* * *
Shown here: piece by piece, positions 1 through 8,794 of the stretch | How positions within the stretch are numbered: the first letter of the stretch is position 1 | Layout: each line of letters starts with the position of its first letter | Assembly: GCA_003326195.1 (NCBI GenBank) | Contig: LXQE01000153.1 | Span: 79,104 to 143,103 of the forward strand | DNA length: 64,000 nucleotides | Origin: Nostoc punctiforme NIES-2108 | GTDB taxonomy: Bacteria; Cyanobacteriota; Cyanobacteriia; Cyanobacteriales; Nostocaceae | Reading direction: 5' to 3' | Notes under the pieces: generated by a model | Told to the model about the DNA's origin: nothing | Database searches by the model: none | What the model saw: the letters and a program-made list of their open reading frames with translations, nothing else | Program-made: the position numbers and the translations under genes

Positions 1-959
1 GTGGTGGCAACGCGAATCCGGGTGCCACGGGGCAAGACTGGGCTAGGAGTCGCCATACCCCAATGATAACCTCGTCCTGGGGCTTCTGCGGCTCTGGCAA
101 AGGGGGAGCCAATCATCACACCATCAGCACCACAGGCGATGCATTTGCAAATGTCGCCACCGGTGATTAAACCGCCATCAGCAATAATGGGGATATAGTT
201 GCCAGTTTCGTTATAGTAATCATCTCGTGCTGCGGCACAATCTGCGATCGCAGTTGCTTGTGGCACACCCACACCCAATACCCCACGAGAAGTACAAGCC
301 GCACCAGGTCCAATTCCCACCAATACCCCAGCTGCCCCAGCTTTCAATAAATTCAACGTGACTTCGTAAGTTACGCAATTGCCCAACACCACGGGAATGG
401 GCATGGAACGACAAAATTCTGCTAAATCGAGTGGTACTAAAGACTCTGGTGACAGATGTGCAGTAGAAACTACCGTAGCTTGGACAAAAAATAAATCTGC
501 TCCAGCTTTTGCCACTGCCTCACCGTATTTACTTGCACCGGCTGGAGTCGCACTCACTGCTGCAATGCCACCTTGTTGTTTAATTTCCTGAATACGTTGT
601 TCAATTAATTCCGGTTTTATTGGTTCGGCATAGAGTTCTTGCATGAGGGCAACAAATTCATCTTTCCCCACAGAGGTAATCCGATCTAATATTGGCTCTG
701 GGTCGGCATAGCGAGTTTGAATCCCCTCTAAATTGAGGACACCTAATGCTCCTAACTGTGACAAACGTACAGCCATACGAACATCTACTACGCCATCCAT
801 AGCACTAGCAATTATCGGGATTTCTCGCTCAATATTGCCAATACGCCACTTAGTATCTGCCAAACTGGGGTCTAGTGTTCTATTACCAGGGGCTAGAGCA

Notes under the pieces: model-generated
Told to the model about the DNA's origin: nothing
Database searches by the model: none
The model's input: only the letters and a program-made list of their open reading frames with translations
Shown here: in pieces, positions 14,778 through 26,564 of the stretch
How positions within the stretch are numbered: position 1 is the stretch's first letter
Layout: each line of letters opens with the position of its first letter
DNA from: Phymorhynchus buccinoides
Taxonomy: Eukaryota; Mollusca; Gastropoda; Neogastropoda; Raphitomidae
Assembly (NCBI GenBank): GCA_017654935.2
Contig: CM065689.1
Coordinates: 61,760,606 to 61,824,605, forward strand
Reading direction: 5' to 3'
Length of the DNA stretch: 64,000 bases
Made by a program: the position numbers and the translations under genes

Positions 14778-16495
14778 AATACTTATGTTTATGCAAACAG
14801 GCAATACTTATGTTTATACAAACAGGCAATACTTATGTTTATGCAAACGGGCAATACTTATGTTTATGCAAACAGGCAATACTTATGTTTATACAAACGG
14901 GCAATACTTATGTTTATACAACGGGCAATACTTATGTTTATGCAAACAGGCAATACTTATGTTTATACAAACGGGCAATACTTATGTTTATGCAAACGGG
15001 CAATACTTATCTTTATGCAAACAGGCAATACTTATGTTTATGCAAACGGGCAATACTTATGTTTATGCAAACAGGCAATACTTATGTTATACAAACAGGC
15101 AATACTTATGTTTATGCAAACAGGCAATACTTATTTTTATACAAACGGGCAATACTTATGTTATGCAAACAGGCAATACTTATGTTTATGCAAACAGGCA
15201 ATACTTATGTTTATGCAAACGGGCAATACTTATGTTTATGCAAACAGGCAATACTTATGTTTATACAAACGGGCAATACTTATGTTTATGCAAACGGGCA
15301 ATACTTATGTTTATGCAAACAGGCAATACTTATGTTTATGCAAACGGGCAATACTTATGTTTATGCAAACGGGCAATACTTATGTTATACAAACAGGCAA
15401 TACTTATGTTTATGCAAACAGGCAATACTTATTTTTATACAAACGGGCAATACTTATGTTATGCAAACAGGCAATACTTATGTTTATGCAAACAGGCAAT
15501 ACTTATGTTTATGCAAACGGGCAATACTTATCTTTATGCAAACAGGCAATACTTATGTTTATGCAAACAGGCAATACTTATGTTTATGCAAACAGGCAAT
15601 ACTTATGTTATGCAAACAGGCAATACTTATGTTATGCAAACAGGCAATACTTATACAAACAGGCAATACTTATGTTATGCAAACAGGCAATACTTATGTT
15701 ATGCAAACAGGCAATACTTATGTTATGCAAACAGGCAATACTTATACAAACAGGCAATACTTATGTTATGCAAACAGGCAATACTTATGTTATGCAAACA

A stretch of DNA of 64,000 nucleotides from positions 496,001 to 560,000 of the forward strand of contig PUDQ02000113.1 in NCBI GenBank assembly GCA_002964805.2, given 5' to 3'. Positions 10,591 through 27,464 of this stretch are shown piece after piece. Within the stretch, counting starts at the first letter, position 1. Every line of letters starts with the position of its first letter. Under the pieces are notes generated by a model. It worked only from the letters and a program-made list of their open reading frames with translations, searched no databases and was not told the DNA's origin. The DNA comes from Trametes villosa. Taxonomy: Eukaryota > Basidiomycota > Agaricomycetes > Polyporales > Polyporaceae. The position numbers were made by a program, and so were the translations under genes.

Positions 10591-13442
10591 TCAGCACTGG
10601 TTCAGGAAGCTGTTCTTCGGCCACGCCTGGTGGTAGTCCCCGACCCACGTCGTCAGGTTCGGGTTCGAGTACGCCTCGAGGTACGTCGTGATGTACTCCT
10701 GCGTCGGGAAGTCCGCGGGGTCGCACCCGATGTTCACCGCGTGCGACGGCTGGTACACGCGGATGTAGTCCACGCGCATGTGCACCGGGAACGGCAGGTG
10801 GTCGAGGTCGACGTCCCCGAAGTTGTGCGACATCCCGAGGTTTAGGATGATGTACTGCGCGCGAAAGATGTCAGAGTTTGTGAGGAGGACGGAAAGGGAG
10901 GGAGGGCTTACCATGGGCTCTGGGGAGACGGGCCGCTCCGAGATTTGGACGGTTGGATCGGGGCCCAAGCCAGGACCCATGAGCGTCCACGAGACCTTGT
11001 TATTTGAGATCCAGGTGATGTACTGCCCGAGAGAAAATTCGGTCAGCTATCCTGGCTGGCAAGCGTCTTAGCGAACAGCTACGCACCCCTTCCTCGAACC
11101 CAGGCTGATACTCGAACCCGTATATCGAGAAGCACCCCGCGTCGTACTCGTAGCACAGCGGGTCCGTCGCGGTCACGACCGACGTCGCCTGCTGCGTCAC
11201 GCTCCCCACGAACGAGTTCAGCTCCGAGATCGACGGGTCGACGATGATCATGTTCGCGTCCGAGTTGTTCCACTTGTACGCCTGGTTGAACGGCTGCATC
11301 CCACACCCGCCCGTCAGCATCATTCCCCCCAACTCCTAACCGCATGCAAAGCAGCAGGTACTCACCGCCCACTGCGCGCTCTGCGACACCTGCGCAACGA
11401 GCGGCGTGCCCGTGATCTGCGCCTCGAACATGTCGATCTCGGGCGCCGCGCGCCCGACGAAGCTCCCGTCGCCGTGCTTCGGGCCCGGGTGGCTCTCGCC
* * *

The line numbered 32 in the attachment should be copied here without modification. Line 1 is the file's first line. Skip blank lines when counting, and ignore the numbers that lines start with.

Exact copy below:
15101 AATACTTATGTTTATGCAAACAGGCAATACTTATTTTTATACAAACGGGCAATACTTATGTTATGCAAACAGGCAATACTTATGTTTATGCAAACAGGCA